How to drive societal impact on gender equity?

The Source
By: Guest contributor, Tue Mar 1 2022

Author: Guest contributor

Springer Nature supports the United Nations’ Sustainable Development Goals and the researchers and practitioners in policy and business tirelessly working towards them. For International Women’s Day we are spotlighting inspirational women from across Springer Nature. Marilyn Anne McDonald Hendricks, explores how gender equity and intersectionality resonate with her remit within the institutional research sales team.

Please tell us about the nature of your work.

Within the Institutional Research Sales Team, I lead a team of field and inside sales account managers who attend to the US College Market. The College Market segments include high schools, public libraries, state libraries and teaching higher education institutions.

Does your work intend to directly address ways in which we can advance gender equity? If so, in which way?

Yes. As a manager, I work with HR to ensure a gender-balanced pool of qualified candidates when hiring. This is increasingly important with the departure from the binary approach to gender.

What are the short and long-term goals of your work?

My short-term goals are to refine SN’s approach to equitably licensing SN content across my sales region and to strengthen the concept of research as a teaching tool. My long-term goals are to provide resonating sales messages to various audiences that connect our content to tangible and practical activities that lead to societal impact.

What do you think is the most productive way that researchers can engage policy makers? What has your experience been with policy engagement?

Researchers should consistently support the benefits of an investment in gender equity, with a narrative accompanied by credible qualitative and quantitative data. It is key that the narrative is customized for each target audience, ranging from voters to policymakers. Customization means that relevant unique selling points must be intellectually and emotionally digestible by both laymen and experts. Public speaking training such as Toastmasters would be valuable.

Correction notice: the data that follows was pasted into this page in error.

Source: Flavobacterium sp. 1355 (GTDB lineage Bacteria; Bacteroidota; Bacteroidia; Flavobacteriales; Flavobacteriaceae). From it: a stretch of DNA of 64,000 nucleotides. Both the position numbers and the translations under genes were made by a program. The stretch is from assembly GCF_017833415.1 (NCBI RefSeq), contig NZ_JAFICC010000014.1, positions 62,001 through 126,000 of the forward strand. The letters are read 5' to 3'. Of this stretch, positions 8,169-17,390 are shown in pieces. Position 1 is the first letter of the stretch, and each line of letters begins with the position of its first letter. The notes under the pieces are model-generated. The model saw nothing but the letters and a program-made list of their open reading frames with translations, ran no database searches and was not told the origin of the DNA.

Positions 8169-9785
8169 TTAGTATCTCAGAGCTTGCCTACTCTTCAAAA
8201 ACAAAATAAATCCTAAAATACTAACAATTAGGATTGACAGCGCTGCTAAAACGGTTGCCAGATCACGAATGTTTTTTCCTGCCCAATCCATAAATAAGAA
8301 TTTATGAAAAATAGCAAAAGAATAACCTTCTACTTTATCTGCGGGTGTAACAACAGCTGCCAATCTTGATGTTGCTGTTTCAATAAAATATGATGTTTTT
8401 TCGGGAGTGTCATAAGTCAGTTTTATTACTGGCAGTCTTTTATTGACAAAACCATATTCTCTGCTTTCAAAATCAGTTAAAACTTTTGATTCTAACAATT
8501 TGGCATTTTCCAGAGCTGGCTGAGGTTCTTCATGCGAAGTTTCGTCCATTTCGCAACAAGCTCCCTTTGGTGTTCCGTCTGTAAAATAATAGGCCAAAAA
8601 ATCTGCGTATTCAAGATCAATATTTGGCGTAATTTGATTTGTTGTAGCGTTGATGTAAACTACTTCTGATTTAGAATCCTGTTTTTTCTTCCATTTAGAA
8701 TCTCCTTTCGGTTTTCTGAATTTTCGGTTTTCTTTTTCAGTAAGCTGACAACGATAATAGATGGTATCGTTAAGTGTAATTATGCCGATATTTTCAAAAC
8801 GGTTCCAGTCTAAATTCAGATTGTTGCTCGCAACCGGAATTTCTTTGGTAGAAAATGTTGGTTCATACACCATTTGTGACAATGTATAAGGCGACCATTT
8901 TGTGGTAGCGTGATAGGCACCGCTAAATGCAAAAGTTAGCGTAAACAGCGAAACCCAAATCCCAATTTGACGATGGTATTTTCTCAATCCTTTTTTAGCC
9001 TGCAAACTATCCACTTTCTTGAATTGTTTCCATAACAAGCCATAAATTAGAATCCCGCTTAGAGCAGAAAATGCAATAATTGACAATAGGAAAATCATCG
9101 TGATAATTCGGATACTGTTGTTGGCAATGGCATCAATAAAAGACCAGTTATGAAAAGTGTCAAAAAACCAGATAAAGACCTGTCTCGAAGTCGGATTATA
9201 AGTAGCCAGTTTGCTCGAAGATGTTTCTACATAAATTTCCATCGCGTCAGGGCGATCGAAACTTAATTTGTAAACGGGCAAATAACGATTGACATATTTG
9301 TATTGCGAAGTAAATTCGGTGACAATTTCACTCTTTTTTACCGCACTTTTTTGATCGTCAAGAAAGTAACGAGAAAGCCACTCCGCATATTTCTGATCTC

My indirect experience with policy engagement is limited to civic organizations such as The Links, Incorporated, Alpha Kappa Alpha Sorority, Incorporated. These organizations advocate for women on various issues ranging from career compensation to health issues. I regularly attend webinars produced by them as well as the National Association for the Advancement of Colored People.

What does public engagement look like in your field and how important do you think it is for researchers to make a societal impact with their work?

My team predominantly works with librarians, who are just as much equity advocates as well as procurement professionals. While I am a dreamer, I recognize that educated decision making is essential for the allocation of resources and quality of life for all. Research for just the sake of research is a privilege and can be dangerous at times, as we have seen in real life and in the movies. At some point, someone is asking for return-on-investment other than topics for cocktail chit-chat.

On the road to gender equity, which barrier (societal, technological or other) needs breaking?

The main barriers are the intimidating presentation of STEM subjects starting in elementary school, insufficiently funded infrastructure (such as labs), and pay inequity, especially with women of colour.

How can progress on gender equity translate to progress in science & research?

Progress will be made based on positive and encouraging messaging to all gender audiences, starting in childhood. Many leaks in science and research are due to blockages that discourage talented people to stay in the game regarding training, compensation, and recognition. Real investment with cohorts over a period of time will produce impact versus “one-offs.” Particular attention should be paid also to the challenges of individuals, who do not reflect the majority racial or ethnic group where they live and/or employed.  Gender experiences are not homogenous.

Explore Springer Nature's SDG5: Gender Equality Hub.

About Marilyn Anne McDonald Hendricks


Marilyn Anne McDonald Hendricks, known as "Mimi", is an Executive Licensing Manager at Springer Nature. In the past 16 years at SN, she has covered institutional sales in the Latin America and Caribbean regions, and now manages a College Market sales team of four covering the western US. She is the sponsor of the Springer Nature Black Employee Network, chartering President of the Springer Nature Toastmasters, and member of the Steering Committee for the United Nations Sustainable Development Goals.


Author: Guest contributor

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